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The Daily Wildcat

The Daily Wildcat

 

Personal data of thousands leaked on university website

The personal information of thousands of UA affiliates was accidentally made public from Feb. 2 to March 12 earlier this year according to Cathy Bates, a university information security officer.

The information, which included the names and social security numbers of 7,700 people who had received reimbursements from the university, was stored across 14 files on a university server. The files had become mixed up in a group of about 10,000, which contained other, non-sensitive financial information that pertained to the university, and were being transferred to a new financial system, Bates said.

While many of the people involved in the leak were small vendors, a number of them were also guest speakers, people involved with on-campus conferences and some students. Bates said that her department was able to determine that outside IP addresses did in fact access some of the information.

“Our university is an open book when it comes to our finances,” she added. “I think essentially everyone (in the department) assumed that, because the files contained financial information, there wasn’t anything in there that was sensitive.”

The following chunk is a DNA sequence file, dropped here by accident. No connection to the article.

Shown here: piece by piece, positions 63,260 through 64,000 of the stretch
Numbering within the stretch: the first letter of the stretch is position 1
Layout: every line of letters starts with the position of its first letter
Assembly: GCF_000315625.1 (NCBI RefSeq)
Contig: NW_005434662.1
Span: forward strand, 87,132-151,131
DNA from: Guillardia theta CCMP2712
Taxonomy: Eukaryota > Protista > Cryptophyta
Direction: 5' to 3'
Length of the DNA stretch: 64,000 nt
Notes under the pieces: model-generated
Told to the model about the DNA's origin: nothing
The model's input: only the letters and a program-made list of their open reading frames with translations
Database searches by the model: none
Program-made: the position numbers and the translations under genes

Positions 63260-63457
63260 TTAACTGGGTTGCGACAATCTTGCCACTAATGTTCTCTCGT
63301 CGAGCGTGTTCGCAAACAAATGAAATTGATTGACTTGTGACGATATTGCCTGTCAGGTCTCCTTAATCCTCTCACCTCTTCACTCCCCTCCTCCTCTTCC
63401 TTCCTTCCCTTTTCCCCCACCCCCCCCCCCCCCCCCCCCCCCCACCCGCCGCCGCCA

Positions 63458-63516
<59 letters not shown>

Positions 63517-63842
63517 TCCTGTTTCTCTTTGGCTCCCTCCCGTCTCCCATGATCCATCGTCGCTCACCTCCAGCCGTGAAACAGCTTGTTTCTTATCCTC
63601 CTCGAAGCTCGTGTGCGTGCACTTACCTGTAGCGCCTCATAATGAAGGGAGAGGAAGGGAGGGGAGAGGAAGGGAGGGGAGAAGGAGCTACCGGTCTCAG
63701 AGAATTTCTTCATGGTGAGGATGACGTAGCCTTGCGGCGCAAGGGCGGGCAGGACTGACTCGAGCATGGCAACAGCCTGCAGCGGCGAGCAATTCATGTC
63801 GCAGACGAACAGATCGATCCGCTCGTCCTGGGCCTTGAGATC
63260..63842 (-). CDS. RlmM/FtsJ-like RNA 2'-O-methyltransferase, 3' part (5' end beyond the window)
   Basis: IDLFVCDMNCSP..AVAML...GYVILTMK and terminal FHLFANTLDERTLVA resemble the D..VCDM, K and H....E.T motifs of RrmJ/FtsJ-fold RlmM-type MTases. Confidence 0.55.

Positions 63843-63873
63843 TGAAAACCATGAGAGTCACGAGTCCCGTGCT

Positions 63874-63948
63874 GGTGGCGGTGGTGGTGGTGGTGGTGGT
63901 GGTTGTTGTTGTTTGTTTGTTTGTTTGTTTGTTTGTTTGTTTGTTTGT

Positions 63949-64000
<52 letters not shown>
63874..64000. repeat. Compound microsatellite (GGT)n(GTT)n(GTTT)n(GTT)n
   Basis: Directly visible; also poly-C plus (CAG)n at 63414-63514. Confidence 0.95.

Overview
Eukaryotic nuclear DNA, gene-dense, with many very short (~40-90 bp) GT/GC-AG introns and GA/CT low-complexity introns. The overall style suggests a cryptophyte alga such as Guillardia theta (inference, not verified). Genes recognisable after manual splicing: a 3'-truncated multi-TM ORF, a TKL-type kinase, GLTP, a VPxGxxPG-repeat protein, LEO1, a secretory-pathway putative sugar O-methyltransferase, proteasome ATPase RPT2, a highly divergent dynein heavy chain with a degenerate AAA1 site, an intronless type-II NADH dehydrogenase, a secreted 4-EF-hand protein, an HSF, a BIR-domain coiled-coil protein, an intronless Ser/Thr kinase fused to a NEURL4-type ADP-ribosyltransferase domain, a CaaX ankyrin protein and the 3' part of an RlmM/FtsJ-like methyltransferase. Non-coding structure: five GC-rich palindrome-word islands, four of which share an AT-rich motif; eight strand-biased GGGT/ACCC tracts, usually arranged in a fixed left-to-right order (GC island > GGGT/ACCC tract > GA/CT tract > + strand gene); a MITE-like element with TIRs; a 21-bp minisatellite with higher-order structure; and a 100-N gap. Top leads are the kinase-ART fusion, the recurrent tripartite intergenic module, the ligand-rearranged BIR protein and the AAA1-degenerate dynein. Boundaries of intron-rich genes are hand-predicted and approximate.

The leak was detected after a student searched for her name and social security number within the university’s system on March 10. After finding a file on the website that contained the information, the student reported it to University Information Technology Services administrators two days later. The system was immediately locked down and an investigation began, which involved a thorough search of all 10,000 files to determine which ones were sensitive, Bates said.

Emails following the investigation’s completion were sent to out to those affected in May and then in July notifying them of the incident. The university has also offered to pay for a year’s subscription of credit monitoring for anyone involved in the leak, which University Information Technology Services administrators are encouraging people to take advantage of, Bates said.

Despite the leak, Bates added that UA-affiliates should still feel confident that their information is in a safe place, but to also keep track of what information about them is publicly available, because mistakes do happen.

“There are times when something will happen that is out of your control, and it’s nothing that represents negligence on anyone’s part,” she said. “It’s just part of what it’s like to live in a digital world that we live in.”

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